25 July 2022
Can’t We Just Print More Money?
Economics in Ten Simple Questions
Rupal Patel and Jack Meaning
2022, Cornerstone Press, 275 pages,
Reviewer: Rosemary Connell
This book is part of an effort better to explain the work of the Bank of England and to spread the word about economics and the workings of the economy. It provides a basic education in economics for all ages.
The authors delve into the reasons why demands change over time – prices, fashion, utility, income, conspicuous consumption etc. Demand is a result of choices made by many having balanced a myriad of trade-offs. Supply is to some extent the mirror image of demand.
The authors cover topics including profit maximisation, market failures, the pros and cons of monopolies, and the pricing of positive and negative externalities.
Each chapter discusses one of the 10 questions and the appendix refers to 51 simpler questions. There is only one equation in the whole book. Models are deemed never to be wholly correct but nevertheless can be useful.
The authors explain the way GDP (Gross Domestic Product) is measured, pointing out its shortcomings, and despite these, its usefulness. The key drivers of economic growth are the four factors of production, land, labour, capital and technology. Economic growth may lead to a better quality of life and increased happiness, but it can also lead to a higher level of inequality and a negative impact on the environment including climate change. The path to sustainable growth is far from easy.
How trade benefits economic growth through specialisation and comparative advantage is described with some examples. Evolution over time leads to ever-changing world trade patterns.
The causes and effect of inflation are explained. It can be seen as a tax on keeping money as it reduces debts, shifting some spending power from the old to the young. Deflation has the opposite effect leading to a lack of demand as people hold onto cash, hoping to buy more cheaply in the future.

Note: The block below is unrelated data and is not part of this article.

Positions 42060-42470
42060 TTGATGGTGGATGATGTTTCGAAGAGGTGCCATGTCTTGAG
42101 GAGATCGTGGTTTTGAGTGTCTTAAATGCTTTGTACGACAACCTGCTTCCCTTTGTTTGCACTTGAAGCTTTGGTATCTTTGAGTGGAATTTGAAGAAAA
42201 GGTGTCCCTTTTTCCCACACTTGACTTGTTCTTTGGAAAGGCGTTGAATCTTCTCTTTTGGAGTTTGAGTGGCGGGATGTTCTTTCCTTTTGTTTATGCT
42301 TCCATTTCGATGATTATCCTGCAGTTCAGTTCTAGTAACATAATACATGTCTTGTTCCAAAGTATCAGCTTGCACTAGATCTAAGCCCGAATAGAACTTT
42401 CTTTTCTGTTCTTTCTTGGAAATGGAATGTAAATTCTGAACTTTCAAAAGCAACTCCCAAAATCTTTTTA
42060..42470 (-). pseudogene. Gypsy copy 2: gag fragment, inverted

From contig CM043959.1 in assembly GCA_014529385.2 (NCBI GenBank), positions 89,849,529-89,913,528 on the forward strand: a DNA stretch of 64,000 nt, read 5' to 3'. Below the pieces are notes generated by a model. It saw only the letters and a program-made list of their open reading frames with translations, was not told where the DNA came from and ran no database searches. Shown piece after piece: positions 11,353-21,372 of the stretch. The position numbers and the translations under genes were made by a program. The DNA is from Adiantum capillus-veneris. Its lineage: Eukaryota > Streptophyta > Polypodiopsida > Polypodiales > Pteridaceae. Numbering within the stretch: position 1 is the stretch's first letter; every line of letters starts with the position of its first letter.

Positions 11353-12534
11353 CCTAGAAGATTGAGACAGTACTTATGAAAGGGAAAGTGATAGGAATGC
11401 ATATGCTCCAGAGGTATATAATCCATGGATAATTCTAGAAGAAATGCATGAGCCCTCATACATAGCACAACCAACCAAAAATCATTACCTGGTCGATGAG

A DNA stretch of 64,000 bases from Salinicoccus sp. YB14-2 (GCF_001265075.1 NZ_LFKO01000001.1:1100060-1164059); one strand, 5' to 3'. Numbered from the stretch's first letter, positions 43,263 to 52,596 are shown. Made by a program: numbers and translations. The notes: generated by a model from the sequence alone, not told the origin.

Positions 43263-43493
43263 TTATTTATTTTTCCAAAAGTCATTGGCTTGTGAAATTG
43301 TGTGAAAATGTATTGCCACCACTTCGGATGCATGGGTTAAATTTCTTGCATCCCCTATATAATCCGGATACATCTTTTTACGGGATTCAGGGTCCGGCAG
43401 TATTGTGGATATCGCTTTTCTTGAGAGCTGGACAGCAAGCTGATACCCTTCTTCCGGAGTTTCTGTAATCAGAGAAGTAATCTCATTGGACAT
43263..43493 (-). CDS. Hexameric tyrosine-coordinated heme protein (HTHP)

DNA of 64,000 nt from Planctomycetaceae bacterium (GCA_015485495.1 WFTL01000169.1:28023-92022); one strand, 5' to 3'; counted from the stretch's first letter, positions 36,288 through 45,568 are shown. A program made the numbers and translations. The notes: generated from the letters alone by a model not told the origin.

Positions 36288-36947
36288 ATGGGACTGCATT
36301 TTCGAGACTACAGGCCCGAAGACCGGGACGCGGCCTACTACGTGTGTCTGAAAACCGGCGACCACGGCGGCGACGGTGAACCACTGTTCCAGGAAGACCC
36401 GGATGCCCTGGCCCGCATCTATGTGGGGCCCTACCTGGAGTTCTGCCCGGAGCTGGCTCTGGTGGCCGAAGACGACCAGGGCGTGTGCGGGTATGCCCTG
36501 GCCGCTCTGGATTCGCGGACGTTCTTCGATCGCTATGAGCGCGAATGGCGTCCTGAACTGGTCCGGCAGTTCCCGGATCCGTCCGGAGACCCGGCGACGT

The authors remind us of the panorama of items used as “money” from teeth, stones, cigarettes, metal and paper. We are reminded of Adam Smith’s definition of money, but at its core, money is trust. Given its huge fluctuations, Bitcoins do not meet Adam Smith’s criteria.
Economic and financial crises are analysed: their frequent occurrence, and reasons why they are so difficult to forecast. Examples of Bubbles and Minsky Moments are featured.
How QE (Quantitative Easing) works in practice is explained. Starting in Japan when lowering interest rates further seemed to have reached the end of the road, QE was used. It then was taken up by a number of countries including the UK.
Another important and fairly recent development in the financial world was the establishment of a central bank independent of the Government with a central mandate to meet an inflation target. This began in New Zealand and has since been implemented elsewhere including the UK.
This book is an excellent introduction to Economics, rivalling some first year student’s diet of Samuelson. It covers the basic building blocks of economics with a wealth of everyday examples which are easy to relate to, and shows how economics works. Along the way interesting historical facts are enumerated and historical data about some banking systems and workings are outlined.
It is a well written book that is easy and interesting to read.
Give it or lend it to anyone who is sceptical about economics or economists, or to anyone who is keen to learn the basics of economics and how it affects all our lives.